Fall Aurora in the Barrenlands
Day time activities: Leisurely hiking or boating or fishing for giant lake trout on the 100 mile long Mackay Lake or photograph the caribou herds and arctic wildlife.
Night time activities: Photograph the aurora borealis as it dances around the north star directly above you or silhouettes the ancient stone statues (inukshuk) over the arctic landscape.
Packages include the charter flights from Yellowknife to Mackay Lake Lodge and all accommodations, guides and meals. Monday to Friday: $2195.00; Friday to Monday $1795.00. Does not include fishing license, tackle, hotels in Yellowknife, and 5% GST.
Photographing the Aurora
Capturing the Aurora on film is a great way to remember your aurora viewing tour, although night photography is a bit different. Follow these basic tips and tricks and you’ll be able to capture the spectacle of the northern lights.
1. Eat Prior to Going Out
Shooting the Aurora can be, depending on the season, a cold experience, so eating a full meal about an hour before you go out will help your body stay warm when you are out late at night sky-watching.
2. Gather Your Gear
After eating, gather all your equipment. You’ll obviously need a camera, film or digital. It doesn’t have to be a fancy camera, either — it simply needs to be able to perform a long-enough exposure to capture the aurora. The exposure time can vary anywhere from 10 seconds to 60 seconds, depending on the brightness of the aurora (more on exposure times later.) Old, manual film cameras are best, as you don’t have to worry about battery life, but the newer cameras work just as well. Pack extra batteries, a wide-angle lens, a cable release, film (400 speed or faster) if necessary, and a flashlight so you can see in the dark. Lastly, depending on the season, dress warmly!! Most likely, if you’re cold, you’re not going to enjoy your aurora viewing experience.
3. Camera Settings
If you are using a single-lens reflex camera, whether it’s digital or film, you will most likely want to use the bulb setting with a cable release so you can time your exposures. If you are using digital, set your ISO to 400 or higher. Likewise, if you are using film, use ISO 400 or higher. If you are using a newer camera, turn off autofocus and use manual focus mode. Set your focus to infinity, and set your aperture to it’s biggest opening, which is usually the smallest number.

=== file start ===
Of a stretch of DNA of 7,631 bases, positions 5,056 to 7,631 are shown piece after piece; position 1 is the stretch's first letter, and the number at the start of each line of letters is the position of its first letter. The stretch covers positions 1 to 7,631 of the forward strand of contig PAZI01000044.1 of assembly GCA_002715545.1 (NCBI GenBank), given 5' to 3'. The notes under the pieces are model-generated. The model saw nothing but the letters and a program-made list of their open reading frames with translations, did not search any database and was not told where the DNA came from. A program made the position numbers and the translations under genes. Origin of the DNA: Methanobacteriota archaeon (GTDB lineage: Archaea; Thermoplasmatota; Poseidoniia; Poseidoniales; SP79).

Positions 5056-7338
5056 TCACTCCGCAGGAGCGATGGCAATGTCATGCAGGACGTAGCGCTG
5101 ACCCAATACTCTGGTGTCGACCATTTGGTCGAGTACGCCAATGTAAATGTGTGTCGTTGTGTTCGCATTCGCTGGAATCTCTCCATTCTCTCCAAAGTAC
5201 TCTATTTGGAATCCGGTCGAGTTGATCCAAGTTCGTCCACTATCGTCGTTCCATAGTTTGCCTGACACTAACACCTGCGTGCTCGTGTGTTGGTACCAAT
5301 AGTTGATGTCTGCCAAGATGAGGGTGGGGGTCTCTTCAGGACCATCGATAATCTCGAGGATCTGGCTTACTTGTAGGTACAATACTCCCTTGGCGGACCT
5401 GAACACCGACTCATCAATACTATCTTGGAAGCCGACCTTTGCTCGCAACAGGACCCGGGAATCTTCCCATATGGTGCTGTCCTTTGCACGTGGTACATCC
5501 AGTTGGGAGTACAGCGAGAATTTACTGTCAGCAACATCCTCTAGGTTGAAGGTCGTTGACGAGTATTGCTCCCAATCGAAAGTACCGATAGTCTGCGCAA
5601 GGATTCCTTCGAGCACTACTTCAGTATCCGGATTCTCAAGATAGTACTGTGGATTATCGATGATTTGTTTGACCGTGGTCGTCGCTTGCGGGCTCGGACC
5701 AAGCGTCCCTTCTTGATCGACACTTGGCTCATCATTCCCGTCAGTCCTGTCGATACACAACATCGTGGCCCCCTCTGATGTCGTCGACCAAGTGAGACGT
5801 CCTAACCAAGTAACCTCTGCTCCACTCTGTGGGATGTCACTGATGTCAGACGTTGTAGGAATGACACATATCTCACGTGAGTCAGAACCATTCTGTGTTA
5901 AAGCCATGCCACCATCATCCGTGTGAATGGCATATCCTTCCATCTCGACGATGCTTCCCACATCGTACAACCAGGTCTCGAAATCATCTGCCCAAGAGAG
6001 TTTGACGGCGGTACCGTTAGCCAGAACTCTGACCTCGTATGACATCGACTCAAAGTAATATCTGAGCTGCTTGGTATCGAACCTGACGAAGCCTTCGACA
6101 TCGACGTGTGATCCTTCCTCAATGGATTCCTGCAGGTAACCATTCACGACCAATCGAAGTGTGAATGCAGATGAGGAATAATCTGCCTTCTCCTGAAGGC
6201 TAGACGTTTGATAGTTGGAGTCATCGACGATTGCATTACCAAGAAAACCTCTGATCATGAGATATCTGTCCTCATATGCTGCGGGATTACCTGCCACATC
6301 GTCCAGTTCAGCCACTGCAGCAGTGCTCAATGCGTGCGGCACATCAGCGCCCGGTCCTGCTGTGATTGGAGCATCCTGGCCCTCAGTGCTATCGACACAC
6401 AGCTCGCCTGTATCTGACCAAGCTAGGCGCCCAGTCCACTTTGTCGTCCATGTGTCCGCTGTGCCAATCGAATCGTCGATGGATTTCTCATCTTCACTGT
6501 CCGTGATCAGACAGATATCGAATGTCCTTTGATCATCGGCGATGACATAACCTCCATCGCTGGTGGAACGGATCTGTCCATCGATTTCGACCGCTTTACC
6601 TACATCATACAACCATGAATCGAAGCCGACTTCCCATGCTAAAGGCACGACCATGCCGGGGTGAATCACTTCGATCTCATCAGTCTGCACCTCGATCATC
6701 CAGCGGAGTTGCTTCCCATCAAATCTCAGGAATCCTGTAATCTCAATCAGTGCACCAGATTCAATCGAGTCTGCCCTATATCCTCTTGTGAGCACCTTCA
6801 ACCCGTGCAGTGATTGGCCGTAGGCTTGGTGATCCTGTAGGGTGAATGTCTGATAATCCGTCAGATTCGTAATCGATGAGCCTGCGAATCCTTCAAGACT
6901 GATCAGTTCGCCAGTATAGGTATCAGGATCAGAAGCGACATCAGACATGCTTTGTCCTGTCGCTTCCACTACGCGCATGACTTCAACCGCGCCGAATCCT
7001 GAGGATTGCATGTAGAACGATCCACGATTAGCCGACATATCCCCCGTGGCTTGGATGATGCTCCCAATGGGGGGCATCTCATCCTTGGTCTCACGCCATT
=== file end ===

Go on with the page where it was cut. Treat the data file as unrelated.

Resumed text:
Whether you are using film or digital, you will want to determine your shutter speed based on a combination of ISO and Aperture. Photography is basically painting with light, so what you are determining is how much light you will be exposing the film or sensor to. The faster the shutter speed, the better, as that will be a more accurate representation of the aurora you are seeing in the sky. Typically, anything longer than a 30-second exposure will give you slight star trails, due to the Earth’s rotation. Use your ISO and your F-stop and the chart below to determine your shutter speed.
And that’s about all you really need to know to capture the aurora on film. True North Safaris has the ideal facility for aurora viewing, as it sits directly under the Aurora Oval, and you’ll see some of the most spectacular Aurora displays on Earth. Preserving the experience on film is a great way to share the experience with others and remember the trip forever.
The following are sites that have information about the Aurora.
Astronomy North www.astronomynorth.com
The only Yellowknife-based aurora site, has a wealth of information on the aurora, including Aurora Forecasts, an Aurora photo gallery, and much more.